Mon, Dec 29, 2014 - Page 5 News List

FEATURE: No escape for ‘forced laborers’ in Malaysia


A Nepalese worker using the pseudonym Manu shows his hands in Telok Panglima Garang, outside Kuala Lumpur, on Nov. 27.

Photo: AFP

Toiling for 12 hours a day in a Malaysian electronics factory amid broken promises on wages and working conditions, Manu dreams of returning to his Nepalese village, but is restrained by invisible shackles.

His passport has been illegally confiscated by his employers at the Japanese-owned plant on Kuala Lumpur’s gritty outskirts, and he is struggling to pay off recruitment fees that he owes them. He faces additional fines if he leaves.

Labor activists say such abuses are rife in Malaysia’s electronics manufacturing sector, a vital link in a global supply chain for major brands including Apple Inc, Hewlett-Packard Co, Sony Corp and Samsung Electronics Co.

Electronics account for one-third of the nation’s exports.

However, at least one-third — and possibly many more — of Malaysia’s 350,000 electronics workers face indentured servitude similar to “modern-day slavery,” a study released in September by US-based fair-labor group Verite said.

“When I talk to my father on the telephone, I tell him I cannot take this anymore,” Manu said, using a pseudonym to protect against employer reprisals.

Up to an estimated 60 percent of Malaysia’s electronics workers are thought to be vulnerable foreigners from impoverished nations, and Verite said that 94 percent of the foreign workers it surveyed had their passports seized.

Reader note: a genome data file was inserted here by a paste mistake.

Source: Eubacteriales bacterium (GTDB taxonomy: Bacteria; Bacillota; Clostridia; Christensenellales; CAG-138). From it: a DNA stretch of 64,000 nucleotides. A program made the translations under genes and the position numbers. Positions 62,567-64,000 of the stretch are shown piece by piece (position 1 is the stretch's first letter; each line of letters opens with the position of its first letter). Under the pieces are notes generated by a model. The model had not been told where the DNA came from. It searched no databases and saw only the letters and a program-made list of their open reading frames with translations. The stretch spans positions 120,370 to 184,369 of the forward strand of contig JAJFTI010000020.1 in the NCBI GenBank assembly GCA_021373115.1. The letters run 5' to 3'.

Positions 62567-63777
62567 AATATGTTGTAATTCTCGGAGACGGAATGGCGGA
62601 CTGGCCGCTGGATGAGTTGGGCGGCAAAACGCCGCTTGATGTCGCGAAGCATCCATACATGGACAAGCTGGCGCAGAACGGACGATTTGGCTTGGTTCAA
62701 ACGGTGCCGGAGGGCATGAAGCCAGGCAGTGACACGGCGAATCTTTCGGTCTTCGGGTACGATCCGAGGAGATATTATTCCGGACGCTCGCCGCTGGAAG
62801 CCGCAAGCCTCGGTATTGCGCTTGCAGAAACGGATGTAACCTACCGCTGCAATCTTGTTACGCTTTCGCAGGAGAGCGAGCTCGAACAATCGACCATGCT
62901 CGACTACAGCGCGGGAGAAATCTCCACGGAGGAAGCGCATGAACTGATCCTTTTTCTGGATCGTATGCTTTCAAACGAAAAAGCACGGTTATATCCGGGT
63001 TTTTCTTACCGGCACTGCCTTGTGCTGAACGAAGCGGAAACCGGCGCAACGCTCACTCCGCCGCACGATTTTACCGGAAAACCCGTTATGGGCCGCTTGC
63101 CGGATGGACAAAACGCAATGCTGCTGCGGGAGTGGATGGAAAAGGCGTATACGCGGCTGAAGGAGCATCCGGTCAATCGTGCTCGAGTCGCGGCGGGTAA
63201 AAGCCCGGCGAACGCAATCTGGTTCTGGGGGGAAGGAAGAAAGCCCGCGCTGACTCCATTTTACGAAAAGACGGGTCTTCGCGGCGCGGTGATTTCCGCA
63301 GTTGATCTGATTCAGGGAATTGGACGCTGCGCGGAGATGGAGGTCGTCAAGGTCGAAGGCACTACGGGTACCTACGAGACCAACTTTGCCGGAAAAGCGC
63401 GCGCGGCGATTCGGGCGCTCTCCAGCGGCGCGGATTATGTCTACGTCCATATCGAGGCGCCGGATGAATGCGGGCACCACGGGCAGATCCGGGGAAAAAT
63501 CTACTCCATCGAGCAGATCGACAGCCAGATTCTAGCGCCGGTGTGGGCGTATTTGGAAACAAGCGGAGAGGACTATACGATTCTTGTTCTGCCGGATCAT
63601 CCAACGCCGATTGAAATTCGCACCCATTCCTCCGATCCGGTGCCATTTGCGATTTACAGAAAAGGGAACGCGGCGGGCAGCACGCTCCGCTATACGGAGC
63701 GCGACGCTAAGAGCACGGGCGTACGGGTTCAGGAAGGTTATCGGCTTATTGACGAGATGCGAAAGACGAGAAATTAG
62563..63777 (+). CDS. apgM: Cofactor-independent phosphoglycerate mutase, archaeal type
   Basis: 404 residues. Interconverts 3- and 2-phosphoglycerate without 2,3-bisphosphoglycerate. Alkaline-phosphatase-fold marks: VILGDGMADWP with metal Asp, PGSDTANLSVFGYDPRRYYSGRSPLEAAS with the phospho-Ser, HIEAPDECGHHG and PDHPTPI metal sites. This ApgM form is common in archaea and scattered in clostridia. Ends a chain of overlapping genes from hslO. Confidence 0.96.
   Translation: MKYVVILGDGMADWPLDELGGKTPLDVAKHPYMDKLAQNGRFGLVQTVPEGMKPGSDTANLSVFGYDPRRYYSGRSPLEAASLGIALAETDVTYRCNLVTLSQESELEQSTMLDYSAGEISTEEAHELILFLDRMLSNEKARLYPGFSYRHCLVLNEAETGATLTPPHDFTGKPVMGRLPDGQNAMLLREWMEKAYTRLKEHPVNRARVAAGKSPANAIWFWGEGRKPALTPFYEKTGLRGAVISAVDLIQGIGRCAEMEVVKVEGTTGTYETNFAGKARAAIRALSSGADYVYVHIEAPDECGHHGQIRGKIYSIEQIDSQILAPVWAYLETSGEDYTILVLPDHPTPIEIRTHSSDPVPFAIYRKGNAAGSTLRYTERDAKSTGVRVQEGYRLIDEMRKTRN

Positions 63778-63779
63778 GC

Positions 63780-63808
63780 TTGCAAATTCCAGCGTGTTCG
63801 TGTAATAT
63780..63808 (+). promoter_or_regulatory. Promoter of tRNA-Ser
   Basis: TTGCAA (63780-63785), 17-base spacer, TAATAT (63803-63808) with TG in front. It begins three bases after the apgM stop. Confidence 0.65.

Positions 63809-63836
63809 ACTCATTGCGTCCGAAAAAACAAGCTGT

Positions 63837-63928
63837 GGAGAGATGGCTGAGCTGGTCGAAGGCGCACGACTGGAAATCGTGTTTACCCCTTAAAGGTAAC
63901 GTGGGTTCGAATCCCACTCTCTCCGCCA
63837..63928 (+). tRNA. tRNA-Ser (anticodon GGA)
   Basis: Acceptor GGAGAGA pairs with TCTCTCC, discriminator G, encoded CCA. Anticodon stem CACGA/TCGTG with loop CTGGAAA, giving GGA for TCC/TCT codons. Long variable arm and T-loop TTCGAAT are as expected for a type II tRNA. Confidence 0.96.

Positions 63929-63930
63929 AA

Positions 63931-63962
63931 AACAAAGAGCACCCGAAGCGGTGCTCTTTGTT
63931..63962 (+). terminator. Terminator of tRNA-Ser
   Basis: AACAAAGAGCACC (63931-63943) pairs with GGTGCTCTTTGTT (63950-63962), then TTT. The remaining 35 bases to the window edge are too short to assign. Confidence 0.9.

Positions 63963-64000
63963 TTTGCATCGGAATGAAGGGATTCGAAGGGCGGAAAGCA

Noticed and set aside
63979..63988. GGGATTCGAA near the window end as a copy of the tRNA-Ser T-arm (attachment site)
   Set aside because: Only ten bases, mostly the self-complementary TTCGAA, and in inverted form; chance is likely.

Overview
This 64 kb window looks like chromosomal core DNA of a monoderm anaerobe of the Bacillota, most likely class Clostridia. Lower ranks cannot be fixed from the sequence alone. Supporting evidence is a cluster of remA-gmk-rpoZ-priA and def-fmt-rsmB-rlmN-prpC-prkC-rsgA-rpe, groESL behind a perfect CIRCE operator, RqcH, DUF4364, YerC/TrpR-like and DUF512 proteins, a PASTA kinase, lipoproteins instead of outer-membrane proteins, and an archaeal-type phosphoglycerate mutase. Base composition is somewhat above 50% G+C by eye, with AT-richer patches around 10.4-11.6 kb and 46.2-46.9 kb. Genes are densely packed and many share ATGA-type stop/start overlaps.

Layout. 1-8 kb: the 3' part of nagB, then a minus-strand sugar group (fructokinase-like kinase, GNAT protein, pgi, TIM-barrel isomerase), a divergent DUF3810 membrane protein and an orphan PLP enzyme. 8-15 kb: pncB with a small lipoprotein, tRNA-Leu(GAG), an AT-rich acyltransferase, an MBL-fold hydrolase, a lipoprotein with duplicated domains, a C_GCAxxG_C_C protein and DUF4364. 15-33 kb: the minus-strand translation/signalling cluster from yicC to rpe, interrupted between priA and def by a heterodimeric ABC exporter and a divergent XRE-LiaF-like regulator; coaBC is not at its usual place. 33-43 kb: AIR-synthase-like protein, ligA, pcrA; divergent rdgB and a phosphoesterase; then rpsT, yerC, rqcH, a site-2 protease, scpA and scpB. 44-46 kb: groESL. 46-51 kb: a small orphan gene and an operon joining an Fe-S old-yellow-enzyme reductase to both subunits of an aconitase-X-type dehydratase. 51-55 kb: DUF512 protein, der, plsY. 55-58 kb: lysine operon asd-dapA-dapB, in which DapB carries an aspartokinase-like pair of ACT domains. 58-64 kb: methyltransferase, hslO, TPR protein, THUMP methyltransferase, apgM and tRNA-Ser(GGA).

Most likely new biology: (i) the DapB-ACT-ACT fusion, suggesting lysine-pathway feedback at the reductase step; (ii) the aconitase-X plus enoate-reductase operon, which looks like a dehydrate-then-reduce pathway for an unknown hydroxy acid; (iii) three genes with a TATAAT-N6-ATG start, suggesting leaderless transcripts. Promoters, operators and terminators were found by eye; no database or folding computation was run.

“The problems are both more severe and more numerous than we anticipated,” Verite chief executive Dan Viederman told reporters.

Nearly 36 million people worldwide are trapped in forced labor, Australia-based Walk Free Foundation said last month, an issue generating increasing global concern.

This month, world religious leaders from various faiths, including Pope Francis, signed a declaration pledging efforts to end slavery and human trafficking by 2020.

Manu’s ordeal began in 2009 when he paid an employment agent in Nepal about US$1,300 to arrange assembly line work on electronic capacitors.

He feels it has been a litany of deception.

Manu takes home about US$320 monthly — a figure which is one-third less than what he says he was promised — after a range of vague deductions and other undisclosed costs.

He feels pressured to work overtime almost daily, even when sick, and said that supervisors send ill workers to a clinic that refuses to authorize medical leave.

“When I was very sick with a high fever for five days, the doctor still said I was okay to work,” Manu said.

The promise of free board has not materialized, and some workers live in a factory-arranged room with up to 15 others and one toilet.

“I want to tell [Indonesian President Joko Widodo] to build more factories and be successful, so that Indonesians do not need to come and work in Malaysia,” an Indonesian factory worker said.

The factory’s operators declined requests for comment. Interviewees asked that the factory not be identified, fearing retaliation.

After Verite’s report, Hewlett-Packard said it would closely monitor suppliers to ensure that they directly hire workers themselves and employ no forced workers.

Malaysia’s economy is a magnet for migrants from Indonesia, Myanmar and Bangladesh.

An estimated 6 million foreign migrants — most of them thought to be undocumented — work in factories, plantations, restaurants and other jobs largely shunned by Malaysians.

However, there are perennial reports of worker abuse and lack of protection from authorities.

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